The Luma site shows some pics similar to how you are describing it. By clicking on the section "SPEED" after clicking on "LOOP". I certainly wouldn't trust my own clutziness to do it one handed though. But that may just be me. Heh. :p


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AdamC
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Dec 21, 2010 00:02 |  #83

Blurr Cube wrote in post #11488866 (external link)
The Luma site shows some pics similar to how you are describing it. By clicking on the section "SPEED" after clicking on "LOOP". I certainly wouldn't trust my own clutziness to do it one handed though. But that may just be me. Heh. :p

You're quite right - although the pictures show taking it off rather than putting it on, which is easier as it doesn't require aligning the two halves.


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Cal_PH
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Dec 21, 2010 00:29 as a reply to  @ AdamC's post |  #84

Hopefully it's OK for me to post my own thoughts in this thread. If this is considered hijacking here, I apologize and I'll delete it.

I just received mine a day ago, and I have to say I love it so far. Obviously, I haven't had much time to use it, but this is basically something I've wanted for a while. I actually started to make one from a rifle sling I have, but the side that connects to the gun (or camera, in this case) is what stopped me. None of the varieties of gun QD(quick disconnect) mounts looked like they'd work that well with a camera without looking a bit strange or being much bulkier than necessary.

I own one or two rifle slings that have the quick disconnect device I guess the swivel was based on, and love it/them. I've used it carry 8-10 lb rifles, running, crawling, etc. and have never had a failure. I've also asked current/ex soldiers about QD swivels, having the same concerns, and they've said they've never heard of failures either. I wouldn't trust it to hang off a building with even though it's supposedly rated to support my weight, but I'd trust it with my camera for normal use. At least the ball bearing connection, although I do wonder about the cord on the camera end.

I don't think any of my slings have the exact same plastic buckle, but many have similar ones, and I haven't known anyone that has had any of those fail either. I'm sure with enough abuse and time, of course, you can crack/break it, but I'd trust it for normal camera use.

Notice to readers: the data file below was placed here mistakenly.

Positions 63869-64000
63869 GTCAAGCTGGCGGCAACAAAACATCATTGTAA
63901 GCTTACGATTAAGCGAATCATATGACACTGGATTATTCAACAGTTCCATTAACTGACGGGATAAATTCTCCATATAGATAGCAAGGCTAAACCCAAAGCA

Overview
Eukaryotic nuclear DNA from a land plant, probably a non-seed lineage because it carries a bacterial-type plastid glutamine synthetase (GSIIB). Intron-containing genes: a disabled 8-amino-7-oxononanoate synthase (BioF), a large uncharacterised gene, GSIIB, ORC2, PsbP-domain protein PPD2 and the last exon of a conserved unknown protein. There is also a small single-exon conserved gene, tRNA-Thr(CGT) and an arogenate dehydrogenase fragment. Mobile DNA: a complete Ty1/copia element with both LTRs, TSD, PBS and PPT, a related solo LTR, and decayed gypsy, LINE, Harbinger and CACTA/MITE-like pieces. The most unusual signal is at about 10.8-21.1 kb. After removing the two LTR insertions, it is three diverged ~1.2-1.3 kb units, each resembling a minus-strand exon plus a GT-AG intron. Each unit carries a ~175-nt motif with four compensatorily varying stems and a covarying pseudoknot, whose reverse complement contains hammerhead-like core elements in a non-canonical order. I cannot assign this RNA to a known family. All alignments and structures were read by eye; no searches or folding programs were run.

I don't find using the buckle or quick-disconnect awkward, but then I've already gotten used to one. I do think I recall it was a bit awkward to begin with, but it didn't take long to get used to disconnecting with one hand, with my gun in the other.

The one caveat I'd give is Luma says it's based on a military version with 'a few tweaks'...hopefully those tweaks don't make it any less reliable. I think it's steel, which is nice, instead of some cheaper, weaker metal. One difference is probably just cosmetic: the shiny stainless steel look, while all the military ones I've seen have a dull, dark finish that minimizes light reflections.

As I mentioned, I'm wondering a bit about the end that connects to the camera, especially the cord, in both it's strength rating (unless I missed it), and how it's connected to the metal connector part. If you look inside the connector, you can see the cord is simply knotted so that you can't pull it through the hole. I have to wonder if this may work loose in time by the weight of your gear, eventually causing your camera to fall, or, that there may be occaisional ones shipped that the knot isn't tied all that well. I think it'd be worth the few seconds to inspect yours when you get it, just in case. Maybe super-gluing the knot or something would help ease my mind.

Also, the o-ring-like rubber ring protectors on that end (presumably to prevent the metal from scratching your expensive camera/lenses/etc.) aren't secured that well. I had one fall off while disconnecting the camera. I suppose you might be able to find replacements at your local hardware store.

Rifle slings sometimes have an elastic band that can be used to cover the metal connectors, although I've typically seen them on different sling types, not the QD ones. These go over the metal parts to protect your gun from scratches and to prevent noise, but you have to slide them up/down when you want to disconnect your rifle. I have a couple somewhere, I'll dig them up, see if they work well with the Loop QD connector. I've seen that you can buy them in packages of 5 or 8 or something somewhere, in case anyone might want one to fully cover the metal disconnect parts. Sorry if this description isn't clear, I may put pictures up later if anyone is curious.